Does the Bible Provide Ethical Guidance for Business?

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Scripture has much to say about economic life, and that teaching encompasses more than simply personal finance. Here’s a summary of the Bible’s ethical guidance for business.

First, God calls men and women to business. In Genesis 1–2 God ordains work as part of His calling to Adam and Eve. They were intended to work the garden as a part of their role in exercising dominion over creation. Work has intrinsic value and is the way in which human beings fulfill the ongoing mandate to subdue the earth. It wasn’t instituted as a consequence of the entrance of sin into the world, though sin did serve to make work more taxing and difficult. From the beginning, work has been blessed by God. Thus His people working in business are doing His work in the world in the same way that a pastor is doing His work in the church. The Bible also calls people to work in order to support themselves and their families (2 Th 3:6–12; 1 Tm 5:8), to take care of the poor (Eph 4:28), to support the church and its outreaches (1 Co 16:1–3), and to provide a platform for sharing one’s faith.

Second, the Bible teaches that business is to be run with integrity. The Bible makes it clear that business is to be conducted honestly and is not to be used as a mechanism to exploit others, especially the vulnerable. The Mosaic Law contains numerous mandates regarding business integrity. For example, Leviticus 19:35 mandates that one’s weights and measures be accurate—something very important in an agricultural society. Further, Proverbs makes clear that God demands integrity in one’s business dealings (Pr 10:9; 11:1). The prophets demanded that those in business not use their resources to exploit the poor (Am 2:6–7; 4:1; Mc 6:10–12). The command to “act justly, to love faithfulness, and to walk humbly with your God” applies to business and establishes values of justice, love, and humility that should govern one’s business dealings (Mc 6:8). Jesus continued this emphasis in the NT. He instructed tax collectors to collect only what was prescribed (Lk 3:12–13), urged His hearers to take care of the poor (Mt 25:31–46), and taught that business is a legitimate enterprise if conducted with integrity (Mt 25:14–30). Likewise, the apostles suggested that work is necessary, that idleness is sinful, and that generosity for the poor is not only virtuous but mandatory.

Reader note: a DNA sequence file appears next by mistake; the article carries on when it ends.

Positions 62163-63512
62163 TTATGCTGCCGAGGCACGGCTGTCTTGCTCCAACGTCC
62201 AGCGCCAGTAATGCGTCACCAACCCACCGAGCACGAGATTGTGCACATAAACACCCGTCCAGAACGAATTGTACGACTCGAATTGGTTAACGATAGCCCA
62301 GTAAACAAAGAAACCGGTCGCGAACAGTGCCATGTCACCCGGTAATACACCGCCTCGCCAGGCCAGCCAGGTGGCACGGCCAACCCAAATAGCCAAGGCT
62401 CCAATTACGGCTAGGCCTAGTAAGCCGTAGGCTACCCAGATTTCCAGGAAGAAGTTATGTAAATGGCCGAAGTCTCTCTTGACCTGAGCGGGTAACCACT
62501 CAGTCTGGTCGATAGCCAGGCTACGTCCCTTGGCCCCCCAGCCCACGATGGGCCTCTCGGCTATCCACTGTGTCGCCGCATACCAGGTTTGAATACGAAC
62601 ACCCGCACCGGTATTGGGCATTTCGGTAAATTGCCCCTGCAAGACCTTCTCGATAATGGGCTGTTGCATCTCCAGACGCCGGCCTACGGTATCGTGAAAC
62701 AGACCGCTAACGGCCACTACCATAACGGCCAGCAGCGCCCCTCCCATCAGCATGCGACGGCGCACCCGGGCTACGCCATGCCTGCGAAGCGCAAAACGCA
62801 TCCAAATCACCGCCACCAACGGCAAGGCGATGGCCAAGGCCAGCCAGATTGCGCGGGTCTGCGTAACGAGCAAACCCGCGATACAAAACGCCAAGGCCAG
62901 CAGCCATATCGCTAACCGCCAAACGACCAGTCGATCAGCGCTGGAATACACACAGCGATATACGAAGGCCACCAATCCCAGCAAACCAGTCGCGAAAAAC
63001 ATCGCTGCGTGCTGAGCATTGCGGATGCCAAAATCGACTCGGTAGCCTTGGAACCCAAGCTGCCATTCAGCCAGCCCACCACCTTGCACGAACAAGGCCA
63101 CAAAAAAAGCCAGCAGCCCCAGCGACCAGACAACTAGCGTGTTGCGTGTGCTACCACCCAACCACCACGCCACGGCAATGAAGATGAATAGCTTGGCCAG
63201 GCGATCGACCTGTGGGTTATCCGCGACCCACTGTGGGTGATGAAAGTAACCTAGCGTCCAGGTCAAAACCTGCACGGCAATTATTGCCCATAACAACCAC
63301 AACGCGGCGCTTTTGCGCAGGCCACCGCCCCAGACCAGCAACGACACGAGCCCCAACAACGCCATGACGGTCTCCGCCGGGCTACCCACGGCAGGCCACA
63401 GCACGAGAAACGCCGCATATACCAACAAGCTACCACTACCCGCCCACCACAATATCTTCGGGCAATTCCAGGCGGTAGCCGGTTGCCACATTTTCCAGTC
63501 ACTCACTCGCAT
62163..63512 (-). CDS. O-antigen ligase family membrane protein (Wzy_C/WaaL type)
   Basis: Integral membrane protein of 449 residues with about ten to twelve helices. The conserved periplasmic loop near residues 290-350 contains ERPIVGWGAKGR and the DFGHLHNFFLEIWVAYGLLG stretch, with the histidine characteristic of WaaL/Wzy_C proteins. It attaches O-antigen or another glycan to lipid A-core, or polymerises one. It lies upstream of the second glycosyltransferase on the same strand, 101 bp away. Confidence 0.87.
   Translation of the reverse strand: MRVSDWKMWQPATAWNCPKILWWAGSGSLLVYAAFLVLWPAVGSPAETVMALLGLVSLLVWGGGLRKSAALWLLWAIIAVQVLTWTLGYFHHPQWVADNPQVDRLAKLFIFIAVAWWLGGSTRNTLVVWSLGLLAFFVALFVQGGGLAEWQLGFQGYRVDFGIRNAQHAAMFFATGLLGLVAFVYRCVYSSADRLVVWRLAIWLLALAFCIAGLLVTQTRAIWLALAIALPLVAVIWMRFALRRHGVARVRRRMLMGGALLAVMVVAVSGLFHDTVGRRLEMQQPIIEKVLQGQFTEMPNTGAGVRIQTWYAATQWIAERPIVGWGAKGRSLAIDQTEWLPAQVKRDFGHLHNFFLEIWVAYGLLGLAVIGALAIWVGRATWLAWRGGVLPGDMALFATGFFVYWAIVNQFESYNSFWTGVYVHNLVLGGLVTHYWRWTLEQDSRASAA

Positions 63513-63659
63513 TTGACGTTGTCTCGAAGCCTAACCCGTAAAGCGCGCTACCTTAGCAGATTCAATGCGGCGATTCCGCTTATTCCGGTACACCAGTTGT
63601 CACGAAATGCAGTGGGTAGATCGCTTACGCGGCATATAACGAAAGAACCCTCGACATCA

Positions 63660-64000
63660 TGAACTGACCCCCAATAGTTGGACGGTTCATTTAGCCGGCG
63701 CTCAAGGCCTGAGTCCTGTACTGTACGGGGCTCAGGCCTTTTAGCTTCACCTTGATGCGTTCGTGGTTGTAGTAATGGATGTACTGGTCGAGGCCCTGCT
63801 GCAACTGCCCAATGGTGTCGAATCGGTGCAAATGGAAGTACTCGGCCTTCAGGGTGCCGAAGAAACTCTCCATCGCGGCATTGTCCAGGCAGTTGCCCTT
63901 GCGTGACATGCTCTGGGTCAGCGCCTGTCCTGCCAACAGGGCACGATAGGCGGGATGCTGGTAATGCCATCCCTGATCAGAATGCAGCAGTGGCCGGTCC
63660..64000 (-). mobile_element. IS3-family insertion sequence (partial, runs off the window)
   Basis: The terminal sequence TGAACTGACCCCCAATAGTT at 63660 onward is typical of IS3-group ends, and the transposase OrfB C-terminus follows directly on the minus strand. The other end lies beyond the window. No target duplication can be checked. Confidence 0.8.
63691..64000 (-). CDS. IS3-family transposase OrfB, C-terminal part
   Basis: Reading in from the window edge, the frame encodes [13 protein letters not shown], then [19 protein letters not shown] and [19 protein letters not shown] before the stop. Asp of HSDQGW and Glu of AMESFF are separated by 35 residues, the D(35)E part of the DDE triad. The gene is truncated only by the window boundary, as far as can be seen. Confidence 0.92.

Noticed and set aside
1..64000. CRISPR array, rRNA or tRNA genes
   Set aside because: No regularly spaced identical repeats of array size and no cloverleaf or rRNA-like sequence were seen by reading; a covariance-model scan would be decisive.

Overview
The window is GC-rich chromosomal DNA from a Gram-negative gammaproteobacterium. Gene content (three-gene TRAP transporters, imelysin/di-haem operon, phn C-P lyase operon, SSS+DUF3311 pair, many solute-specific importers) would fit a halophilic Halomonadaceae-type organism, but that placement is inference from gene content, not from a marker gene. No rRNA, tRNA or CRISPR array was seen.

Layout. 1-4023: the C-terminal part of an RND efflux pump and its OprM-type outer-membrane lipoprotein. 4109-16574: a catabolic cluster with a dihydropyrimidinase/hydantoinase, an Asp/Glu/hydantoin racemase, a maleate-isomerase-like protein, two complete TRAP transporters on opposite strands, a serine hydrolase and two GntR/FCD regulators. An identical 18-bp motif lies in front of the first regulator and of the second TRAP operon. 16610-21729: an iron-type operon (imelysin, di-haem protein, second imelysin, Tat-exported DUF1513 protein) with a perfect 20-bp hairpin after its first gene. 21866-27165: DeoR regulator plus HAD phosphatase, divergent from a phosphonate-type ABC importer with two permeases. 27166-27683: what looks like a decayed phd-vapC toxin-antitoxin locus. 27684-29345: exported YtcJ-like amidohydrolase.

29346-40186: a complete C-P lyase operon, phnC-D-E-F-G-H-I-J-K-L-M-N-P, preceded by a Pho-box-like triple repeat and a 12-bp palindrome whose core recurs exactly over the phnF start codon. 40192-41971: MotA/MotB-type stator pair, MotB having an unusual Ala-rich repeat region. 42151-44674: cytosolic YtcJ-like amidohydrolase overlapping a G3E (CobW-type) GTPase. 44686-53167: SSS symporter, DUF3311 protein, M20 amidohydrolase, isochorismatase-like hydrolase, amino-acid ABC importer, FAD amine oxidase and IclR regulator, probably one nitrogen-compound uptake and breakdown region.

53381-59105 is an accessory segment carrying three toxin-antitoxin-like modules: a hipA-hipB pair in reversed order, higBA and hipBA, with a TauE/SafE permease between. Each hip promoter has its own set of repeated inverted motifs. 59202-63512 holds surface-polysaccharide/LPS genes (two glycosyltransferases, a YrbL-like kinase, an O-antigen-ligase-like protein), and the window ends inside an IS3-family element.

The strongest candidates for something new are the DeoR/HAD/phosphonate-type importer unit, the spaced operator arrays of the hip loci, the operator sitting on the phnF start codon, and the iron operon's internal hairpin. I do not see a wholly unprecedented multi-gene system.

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Third, the Bible condemns greed but condones an ambition for contentment. Greed motivates most of the unethical behavior in business today as ever. The Bible is clear that greed is a vice that needs to be put away once someone comes to faith in Christ (1 Co 6:10; Col 3:5). By contrast, contentment is a virtue to be cultivated (1 Tm 6:6–8). Paul made it clear that the love of money, not the mere possession of wealth, is the root of all kinds of evil. In the ancient world, it was not uncommon for someone to acquire wealth through means that exploited others. The notion that someone could do well financially and also do good for the community is relatively new, coming as a result of the emergence of capitalism—a system that itself cannot function well without a proper ethical foundation.

Leviticus 19:18 According to the eminent Rabbi Akiba (c. A.D. 50–132), the expression “love your neighbor as yourself” is a central principle in the Torah.

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Leviticus 19:19 Explanations of laws against mixtures include these: (1) Mixtures are a violation of the order God brought into the world by separating the species (Gn 1). (2) Mixtures are symbolic of mixtures of human beings; thus these laws prohibit intermarriage and assimilation. (3) Mixtures are to be avoided because they belong to the sacred sphere, namely the sanctuary, as do its officiants, the priests. The lower cover of the tabernacle and the curtain closing off the most holy place are a mixture of linen and wool (Ex 26:1, 31). The high priest’s ephod, breastpiece, and belt contain the same mixture (Ex 28:6, 15; 39:29). Mixtures, then, characterize the holiness of the sacred sphere and those authorized to enter or serve it.